ECA Begins Renovating Iconic Africa Hall in Addis Ababa

ADDIS ABABA – The UN Economic Commission for Africa (ECA) has launched a $57 million renovation project to facelift the iconic Africa Hall in Addis Ababa.

Senior officials from the ECA and Ethiopian government attended the groundbreaking ceremony on Friday.

It came a couple of years after the ECA signed the main renovation works contract with Africa Hall Projects FZE – a joint venture incorporated as a free zone enterprise under the laws of the UAE.

Emperor of Ethiopia Haile Selassie conceived and donated the Africa Hall to the UN in the early 1960s with a vision of attracting the organization to Africa and uniting African nations.

The Hall, inaugurated in 1961 as the permanent seat of ECA, went on host a number of key meetings in the history of Pan-Africanism, including the liberation of Africa from colonialism.

Designed by Italian architect Mezzedimi, the building houses important artworks, including Total Liberation of Africa, the most famous work of Ethiopian artist Afewerk Tekle.

A 150-sqm stained glass panel symbolizes the past, present and future of Africa.



Firms “to stick with original design”

ECA’s Acting Executive Secretary Antonio Pedro, in paying tribute to the generosity by Ethiopia, said the Hall represents Africa’s past, present and future development trajectory.

“The modernization of the Africa Hall will preserve and restore the historical and cultural values embedded in its architecture,” revealed Pedro.

He said it will also “enable Africa to tap into the global creative industry, which is estimated to reach US$985 billion by 2025”.

In 2015, the UN General Assembly approved the budget of $57 million for the renovation project funded by the 193 member states.

The renovations will “respect the original design principles including Afewek Tekle’s stained-glass triptych – ‘The Total Liberation of Africa’ – and main features with special attention paid to art works and signs, whilst upholding the best international standards and practice.”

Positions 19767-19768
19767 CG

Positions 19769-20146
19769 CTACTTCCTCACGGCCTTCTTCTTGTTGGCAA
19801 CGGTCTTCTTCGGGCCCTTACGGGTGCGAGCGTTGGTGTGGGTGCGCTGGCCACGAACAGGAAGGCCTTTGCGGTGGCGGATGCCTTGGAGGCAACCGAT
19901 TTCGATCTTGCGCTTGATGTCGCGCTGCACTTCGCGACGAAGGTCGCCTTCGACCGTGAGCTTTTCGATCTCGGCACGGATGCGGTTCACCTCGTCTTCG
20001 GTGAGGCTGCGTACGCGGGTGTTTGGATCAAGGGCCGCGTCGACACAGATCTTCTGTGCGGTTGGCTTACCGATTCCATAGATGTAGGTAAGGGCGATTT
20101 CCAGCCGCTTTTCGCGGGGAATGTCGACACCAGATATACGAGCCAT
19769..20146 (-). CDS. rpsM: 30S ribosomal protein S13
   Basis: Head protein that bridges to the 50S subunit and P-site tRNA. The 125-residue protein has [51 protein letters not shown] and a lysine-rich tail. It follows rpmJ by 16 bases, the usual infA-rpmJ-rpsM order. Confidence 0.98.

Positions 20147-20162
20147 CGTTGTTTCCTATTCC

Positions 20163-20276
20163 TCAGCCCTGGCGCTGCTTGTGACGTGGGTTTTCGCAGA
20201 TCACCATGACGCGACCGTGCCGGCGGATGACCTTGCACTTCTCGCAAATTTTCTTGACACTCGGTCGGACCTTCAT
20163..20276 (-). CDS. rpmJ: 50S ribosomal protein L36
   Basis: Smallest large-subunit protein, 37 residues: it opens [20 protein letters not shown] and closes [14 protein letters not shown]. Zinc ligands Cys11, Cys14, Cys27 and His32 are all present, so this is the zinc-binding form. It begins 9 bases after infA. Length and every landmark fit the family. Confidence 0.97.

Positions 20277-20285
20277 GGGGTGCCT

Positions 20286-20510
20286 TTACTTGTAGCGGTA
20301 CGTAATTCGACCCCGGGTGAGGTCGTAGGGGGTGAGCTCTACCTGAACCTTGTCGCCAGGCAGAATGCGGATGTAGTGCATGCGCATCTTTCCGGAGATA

ECA officials expects the Africa Hall to be open in mid 2024, and become a place that will showcase great and notable works of pan-African artists.

It will also serve as a hub for a variety of activities focused on showcasing Africa’s history, the achievements of the UN’s family and Ethiopia’s role in Africa’s modern history and culture.

INSPIRING INITIATIVE

During its lifetime, Africa Hall became a famous landmark venue for pan-African and African Renaissance events.



It is the birthplace of the Organization of African Unity (OAU), which is now the African Union (AU), and whose founding Charter was signed in the Hall in 1963.

Deputy Chairperson of the AU Commission, Monique Nsanzabaganwa commended the renovation project, saying it was an important initiative to rejuvenate an important landmark of pan Africanism and a symbol of continental renaissance.

The lessons from the renovation of the Africa Hall will be used in the establishment of the envisaged Great African Museum to preserve and promote Africa’s rich cultural heritage, the deputy chair said.

The project amd its plan to make the iconic building a hub for African culture and Art coul also inspire current generations, according to Ethiopia’s State Minister of Foreign Affairs Tesfaye Yilma.

The State Minister said Addis Ababa was privileged to host the ECA Headquarters which houses the Africa Hall as well as the OAU, now the African Union.

“The symbolism of this building is significant as we prepare to celebrate the 60th year of the founding of the OAU in 2023,” State Minister Tesfaye said. “This is a time for Africa to reflect on how to manage complications that trace their origins back to colonialism”.

“Africa is experiencing economic marginalization, political and security crisis and health emergencies,” he said, noting that the iconic project should inspire current generations to overcome challenges as their predecessors did.

Africa is already witnessing the power of the creative sector.

In 2015, the creative industries, comprising music, film, art and fashion, generated a total of US$ 4.8 billion for Nigeria with the country currently earning over US$ 11 billion and generating 4.2 million jobs, contributing about 2.3% of the West African nation’s GDP.

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